Home > Events > Learn > Amram Scholar Series Presents: Maurice Samuels
A high-spirited French duchess who fought to claim the Bourbon throne for her young son in 1832 – aided and then betrayed by the son of France’s chief rabbi – had a lasting impact on the nature of French anti-Semitism, as explained by our Amram Scholar for Sunday, February 28, Maurice Samuels. A professor of French at Yale who heads its Program for the Study of Antisemitism as well as Judaic studies, he will join us on Zoom at 5 pm to recount the suspenseful story, brimming with intrigue and lush detail, that is the subject of his new book, The Betrayal of the Duchess: The Scandal That Unmade the Bourbon Monarchy and Made France Modern.
From a drafty Scottish castle, with the French royal family driven into exile by revolution, the duchesse de Berry — the mother of the eleven-year-old heir to the throne — launched a civil war to restore the Bourbon dynasty. On the run for months, she commanded a guerilla army and evaded capture by disguising herself as a man. But soon she was betrayed by her trusted advisor, Simon Deutz, the son of France’s chief rabbi. His treachery became a cause célèbre for Bourbon loyalists and ignited a firestorm of hate against France’s Jews. By blaming an entire people for the actions of a single man, the duchess’s supporters set the terms for more than a century of anti-Semitism that followed.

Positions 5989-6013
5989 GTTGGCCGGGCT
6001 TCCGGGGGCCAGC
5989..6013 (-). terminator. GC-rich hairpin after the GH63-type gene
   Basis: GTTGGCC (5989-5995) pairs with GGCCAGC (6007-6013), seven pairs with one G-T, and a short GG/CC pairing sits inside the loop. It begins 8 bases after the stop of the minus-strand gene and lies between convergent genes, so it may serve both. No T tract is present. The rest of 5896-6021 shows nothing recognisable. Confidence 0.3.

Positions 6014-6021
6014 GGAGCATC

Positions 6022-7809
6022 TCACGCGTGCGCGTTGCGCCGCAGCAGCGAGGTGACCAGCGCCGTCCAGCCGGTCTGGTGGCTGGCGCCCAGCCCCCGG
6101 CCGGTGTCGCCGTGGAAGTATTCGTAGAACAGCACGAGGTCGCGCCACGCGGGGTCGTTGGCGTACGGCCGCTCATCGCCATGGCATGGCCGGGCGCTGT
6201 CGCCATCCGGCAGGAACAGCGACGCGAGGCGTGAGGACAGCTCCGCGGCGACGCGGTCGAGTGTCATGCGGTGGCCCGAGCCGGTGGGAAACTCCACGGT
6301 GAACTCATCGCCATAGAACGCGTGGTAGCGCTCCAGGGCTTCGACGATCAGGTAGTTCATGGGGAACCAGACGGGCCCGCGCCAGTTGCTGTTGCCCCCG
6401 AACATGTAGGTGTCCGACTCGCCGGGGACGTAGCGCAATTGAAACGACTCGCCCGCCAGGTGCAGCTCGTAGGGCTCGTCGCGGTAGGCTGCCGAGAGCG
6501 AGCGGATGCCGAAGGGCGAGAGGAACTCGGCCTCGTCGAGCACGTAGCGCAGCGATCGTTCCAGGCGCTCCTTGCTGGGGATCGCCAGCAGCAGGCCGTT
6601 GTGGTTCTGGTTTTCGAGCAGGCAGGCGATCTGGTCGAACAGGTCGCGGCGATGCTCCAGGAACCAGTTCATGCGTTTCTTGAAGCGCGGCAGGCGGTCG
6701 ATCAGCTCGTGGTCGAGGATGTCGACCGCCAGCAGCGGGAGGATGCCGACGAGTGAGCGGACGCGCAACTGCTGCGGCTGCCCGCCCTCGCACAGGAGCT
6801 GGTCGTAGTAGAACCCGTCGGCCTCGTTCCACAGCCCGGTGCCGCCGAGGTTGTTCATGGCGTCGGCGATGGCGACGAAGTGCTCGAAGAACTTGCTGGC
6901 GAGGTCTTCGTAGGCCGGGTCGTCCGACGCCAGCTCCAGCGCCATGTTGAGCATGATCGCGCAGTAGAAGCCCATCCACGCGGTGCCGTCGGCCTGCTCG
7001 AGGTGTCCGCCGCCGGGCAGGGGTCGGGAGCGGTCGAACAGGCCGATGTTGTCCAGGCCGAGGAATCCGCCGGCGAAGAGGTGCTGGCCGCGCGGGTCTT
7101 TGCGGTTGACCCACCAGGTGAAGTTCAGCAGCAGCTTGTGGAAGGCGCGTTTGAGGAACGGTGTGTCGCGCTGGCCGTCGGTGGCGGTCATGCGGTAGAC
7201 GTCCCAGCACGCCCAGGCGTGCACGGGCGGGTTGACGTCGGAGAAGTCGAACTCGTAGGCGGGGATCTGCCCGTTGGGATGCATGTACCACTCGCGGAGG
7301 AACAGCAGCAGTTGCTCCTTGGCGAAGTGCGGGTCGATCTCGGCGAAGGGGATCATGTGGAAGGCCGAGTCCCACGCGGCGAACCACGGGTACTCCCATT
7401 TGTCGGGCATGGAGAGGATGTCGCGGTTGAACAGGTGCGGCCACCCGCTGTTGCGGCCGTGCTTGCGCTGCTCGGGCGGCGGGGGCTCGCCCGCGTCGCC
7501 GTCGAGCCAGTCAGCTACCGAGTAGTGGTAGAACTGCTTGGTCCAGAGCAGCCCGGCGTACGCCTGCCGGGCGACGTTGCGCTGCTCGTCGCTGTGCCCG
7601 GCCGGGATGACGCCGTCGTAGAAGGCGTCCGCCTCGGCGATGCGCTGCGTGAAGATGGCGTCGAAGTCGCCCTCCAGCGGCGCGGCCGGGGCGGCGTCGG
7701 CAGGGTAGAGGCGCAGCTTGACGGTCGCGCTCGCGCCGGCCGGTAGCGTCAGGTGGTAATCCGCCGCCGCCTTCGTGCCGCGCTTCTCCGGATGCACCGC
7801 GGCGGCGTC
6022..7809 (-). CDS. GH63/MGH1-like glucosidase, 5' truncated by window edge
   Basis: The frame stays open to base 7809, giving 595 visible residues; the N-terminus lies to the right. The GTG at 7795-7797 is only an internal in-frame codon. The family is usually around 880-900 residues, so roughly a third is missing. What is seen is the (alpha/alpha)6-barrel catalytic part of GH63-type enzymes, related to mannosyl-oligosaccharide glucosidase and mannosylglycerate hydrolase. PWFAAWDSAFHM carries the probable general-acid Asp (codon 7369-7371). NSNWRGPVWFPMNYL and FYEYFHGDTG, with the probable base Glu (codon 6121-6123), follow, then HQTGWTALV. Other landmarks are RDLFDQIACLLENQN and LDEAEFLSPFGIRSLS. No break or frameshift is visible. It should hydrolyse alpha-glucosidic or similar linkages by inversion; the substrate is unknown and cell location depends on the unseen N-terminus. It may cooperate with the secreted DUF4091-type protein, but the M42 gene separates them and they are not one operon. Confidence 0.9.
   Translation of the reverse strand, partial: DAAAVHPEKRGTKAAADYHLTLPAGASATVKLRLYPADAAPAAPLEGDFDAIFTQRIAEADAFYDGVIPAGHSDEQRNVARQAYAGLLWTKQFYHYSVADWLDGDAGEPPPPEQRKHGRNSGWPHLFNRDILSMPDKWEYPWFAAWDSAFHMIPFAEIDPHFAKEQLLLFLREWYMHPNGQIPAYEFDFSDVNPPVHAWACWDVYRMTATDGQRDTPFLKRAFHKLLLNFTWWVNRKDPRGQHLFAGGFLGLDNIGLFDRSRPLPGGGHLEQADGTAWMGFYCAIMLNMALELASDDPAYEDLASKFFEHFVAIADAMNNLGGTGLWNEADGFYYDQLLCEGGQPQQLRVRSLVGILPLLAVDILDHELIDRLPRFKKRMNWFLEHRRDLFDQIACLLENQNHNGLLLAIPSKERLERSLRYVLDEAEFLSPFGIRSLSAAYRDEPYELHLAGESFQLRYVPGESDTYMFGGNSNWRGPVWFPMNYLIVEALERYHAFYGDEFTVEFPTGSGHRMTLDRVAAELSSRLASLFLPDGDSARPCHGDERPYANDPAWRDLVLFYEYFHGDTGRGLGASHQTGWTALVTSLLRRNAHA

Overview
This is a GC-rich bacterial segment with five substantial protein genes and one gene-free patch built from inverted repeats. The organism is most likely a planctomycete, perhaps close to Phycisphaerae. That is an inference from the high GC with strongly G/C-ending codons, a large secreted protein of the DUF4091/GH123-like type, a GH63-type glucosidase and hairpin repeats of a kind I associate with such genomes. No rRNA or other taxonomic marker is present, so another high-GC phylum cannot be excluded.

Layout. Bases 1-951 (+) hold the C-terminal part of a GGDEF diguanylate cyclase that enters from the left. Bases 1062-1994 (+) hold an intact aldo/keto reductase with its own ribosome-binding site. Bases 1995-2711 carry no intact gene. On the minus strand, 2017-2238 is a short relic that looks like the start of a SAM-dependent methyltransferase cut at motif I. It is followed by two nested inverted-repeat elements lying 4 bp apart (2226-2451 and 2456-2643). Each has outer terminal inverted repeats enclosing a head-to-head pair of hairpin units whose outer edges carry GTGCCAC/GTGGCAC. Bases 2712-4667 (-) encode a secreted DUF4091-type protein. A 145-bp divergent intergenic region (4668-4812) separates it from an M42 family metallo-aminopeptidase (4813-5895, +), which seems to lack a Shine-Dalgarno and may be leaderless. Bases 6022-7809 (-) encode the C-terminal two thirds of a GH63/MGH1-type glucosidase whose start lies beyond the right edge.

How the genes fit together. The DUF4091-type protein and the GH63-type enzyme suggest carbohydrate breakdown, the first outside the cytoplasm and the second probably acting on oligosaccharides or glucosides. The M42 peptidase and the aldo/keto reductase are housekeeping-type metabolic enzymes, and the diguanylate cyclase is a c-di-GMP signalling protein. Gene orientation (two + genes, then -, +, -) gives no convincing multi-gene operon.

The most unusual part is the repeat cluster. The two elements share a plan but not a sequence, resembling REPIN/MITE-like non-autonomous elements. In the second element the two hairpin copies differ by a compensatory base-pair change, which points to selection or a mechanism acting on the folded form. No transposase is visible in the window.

Attacked as a new Judas Iscariot, the self-serving Deutz, who had converted to Catholicism, was both demonized with racial stereotypes and denounced by political conservatives as a symbol of the liberal cosmopolitanism that threatened France’s Christian faith, ethnic purity, and national traditions. The first European country to grant Jews citizenship, France would see anti-Semitism explode again in the late 19th century with the infamous Dreyfus affair, as well as in the Holocaust, when it helped deport 77,000 Jews to their deaths in Nazi camps. Today, with the third-largest Jewish population in the world, France continues to struggle with anti-Semitism, including violent terrorist attacks by radicalized Muslims which, polls show, have prompted many Jews to consider emigration.
Click here to purchase this book through WHC’s Mitzvah Mall
Presented in partnership with the Jewish Book Council
Sunday, February 28
5:00 pm - 6:00 pm
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Washington, DC 20016
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Potomac, MD 20854
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